Dear Donna:

My father lives in southwest Michigan. He’s been on his own for a few years now since my mother passed away. Dad had been the primary caregiver for my Mom for about six years before her death. Since he has been on his own, he doesn’t seem to be getting out much. When I try to talk with him about it, he gets a little annoyed with me. The best I’ve been able to determine is that he doesn’t like to drive any longer and that he doesn’t feel like he has much purpose in life. I know he misses my Mom, and caring for her kept him very busy.

When I talked with our family doctor about it (she is also my Dad’s doctor) she suggested he might be happier in an independent living community where there is a lot to do each day. Somehow he has the idea that these communities are mostly for widows after their husbands pass away. I guess I’m a little confused about independent living, too. How would my Dad really benefit from this type of move?

Kathy in Grand Haven, Michigan

Dear Kathy:

It’s unfortunately all too common to see the surviving spouse —especially if they have been a long-term caregiver — struggle to build a new life. As you probably know from watching your parents, caregiving is a full-time plus job. To go from being so busy to having whole days to fill can be a big adjustment.

Your father’s feelings about women and senior living are not without merit. Experts say the ratio of women to men in an assisted living community can be as high as 7:1. The simple fact is most women live longer than men. On average, women outlive men by 5 – 7 years. It is important to note, however, that most senior living communities realize men feel this way and are working hard to overcome that stereotype. They are incorporating more masculine décor, offering programs specifically directed at male residents and more.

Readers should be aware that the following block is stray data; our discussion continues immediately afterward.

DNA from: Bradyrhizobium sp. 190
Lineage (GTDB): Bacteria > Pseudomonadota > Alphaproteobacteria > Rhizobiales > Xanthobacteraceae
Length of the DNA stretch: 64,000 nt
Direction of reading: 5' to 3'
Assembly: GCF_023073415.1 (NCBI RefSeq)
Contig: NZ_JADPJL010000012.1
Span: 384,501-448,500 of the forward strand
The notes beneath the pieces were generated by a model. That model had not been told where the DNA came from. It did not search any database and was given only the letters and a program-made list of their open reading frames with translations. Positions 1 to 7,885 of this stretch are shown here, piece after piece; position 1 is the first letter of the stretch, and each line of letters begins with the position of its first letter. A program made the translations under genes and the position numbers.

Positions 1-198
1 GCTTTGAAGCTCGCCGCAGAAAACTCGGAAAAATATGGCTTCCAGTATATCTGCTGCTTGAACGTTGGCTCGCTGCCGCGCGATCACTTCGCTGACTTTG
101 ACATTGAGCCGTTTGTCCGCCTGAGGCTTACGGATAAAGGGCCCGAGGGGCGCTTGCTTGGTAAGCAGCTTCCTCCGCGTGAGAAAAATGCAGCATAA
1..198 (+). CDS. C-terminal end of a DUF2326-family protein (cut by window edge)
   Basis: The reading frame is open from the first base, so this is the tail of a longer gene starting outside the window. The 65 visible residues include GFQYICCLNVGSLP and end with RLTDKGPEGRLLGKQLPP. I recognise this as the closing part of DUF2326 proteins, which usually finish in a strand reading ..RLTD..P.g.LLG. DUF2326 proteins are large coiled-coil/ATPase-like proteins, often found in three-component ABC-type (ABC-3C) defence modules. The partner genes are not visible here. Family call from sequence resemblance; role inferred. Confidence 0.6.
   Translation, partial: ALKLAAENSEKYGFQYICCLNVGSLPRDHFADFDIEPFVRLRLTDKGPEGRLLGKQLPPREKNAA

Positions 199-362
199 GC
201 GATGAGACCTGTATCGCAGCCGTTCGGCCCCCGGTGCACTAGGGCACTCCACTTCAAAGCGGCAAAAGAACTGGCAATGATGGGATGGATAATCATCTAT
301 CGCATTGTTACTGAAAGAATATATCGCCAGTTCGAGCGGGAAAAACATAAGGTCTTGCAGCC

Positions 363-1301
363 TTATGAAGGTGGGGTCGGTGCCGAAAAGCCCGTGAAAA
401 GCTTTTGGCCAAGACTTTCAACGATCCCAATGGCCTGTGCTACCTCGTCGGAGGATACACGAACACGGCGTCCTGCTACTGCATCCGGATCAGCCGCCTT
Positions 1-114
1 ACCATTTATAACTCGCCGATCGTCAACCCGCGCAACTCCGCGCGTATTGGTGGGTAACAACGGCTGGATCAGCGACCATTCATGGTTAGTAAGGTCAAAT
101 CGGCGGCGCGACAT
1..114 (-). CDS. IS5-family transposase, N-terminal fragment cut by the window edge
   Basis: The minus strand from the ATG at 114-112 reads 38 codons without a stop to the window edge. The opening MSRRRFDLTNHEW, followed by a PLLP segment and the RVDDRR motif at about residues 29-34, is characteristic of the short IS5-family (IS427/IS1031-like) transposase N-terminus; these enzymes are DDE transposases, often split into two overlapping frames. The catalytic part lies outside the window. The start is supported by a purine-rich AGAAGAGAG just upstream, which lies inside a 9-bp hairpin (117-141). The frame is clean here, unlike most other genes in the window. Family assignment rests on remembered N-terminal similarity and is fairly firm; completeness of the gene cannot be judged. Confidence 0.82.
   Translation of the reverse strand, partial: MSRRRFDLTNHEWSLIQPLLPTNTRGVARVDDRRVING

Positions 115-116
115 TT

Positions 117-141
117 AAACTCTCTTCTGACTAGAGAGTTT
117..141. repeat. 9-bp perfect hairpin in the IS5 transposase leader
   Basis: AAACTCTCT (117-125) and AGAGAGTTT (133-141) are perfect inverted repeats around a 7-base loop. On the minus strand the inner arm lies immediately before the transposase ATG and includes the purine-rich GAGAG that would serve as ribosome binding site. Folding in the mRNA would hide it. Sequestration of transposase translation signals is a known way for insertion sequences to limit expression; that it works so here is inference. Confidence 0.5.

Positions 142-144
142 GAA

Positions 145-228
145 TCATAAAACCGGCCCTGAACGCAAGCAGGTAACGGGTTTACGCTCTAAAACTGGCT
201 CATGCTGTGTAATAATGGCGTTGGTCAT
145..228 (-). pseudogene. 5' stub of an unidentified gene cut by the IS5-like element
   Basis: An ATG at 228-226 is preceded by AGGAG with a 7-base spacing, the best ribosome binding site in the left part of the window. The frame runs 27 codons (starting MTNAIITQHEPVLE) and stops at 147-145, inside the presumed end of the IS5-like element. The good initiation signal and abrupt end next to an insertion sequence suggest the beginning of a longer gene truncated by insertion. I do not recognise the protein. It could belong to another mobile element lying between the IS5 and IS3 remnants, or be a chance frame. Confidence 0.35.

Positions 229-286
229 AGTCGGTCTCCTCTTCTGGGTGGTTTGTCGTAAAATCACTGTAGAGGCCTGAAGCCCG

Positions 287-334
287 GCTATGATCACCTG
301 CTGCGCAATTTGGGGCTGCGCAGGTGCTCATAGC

Your family physician’s suggestion sounds like a good one to consider! If your father chose to move to an independent living community he would benefit from:

  • A full calendar of life enrichment activities to participate in each day
  • Neighbors who have experienced similar struggles and losses and understand what your father is going through
  • Transportation services to local shopping centers, community events, physician appointments and more
  • A hassle-free lifestyle that includes all maintenance and housekeeping
  • The option to purchase meal service at dinner time if he no longer wishes to cook for himself

I hope this helps give you a better understanding of independent living in Michigan, Kathy! I wish you and your Dad the best of luck as you make this decision.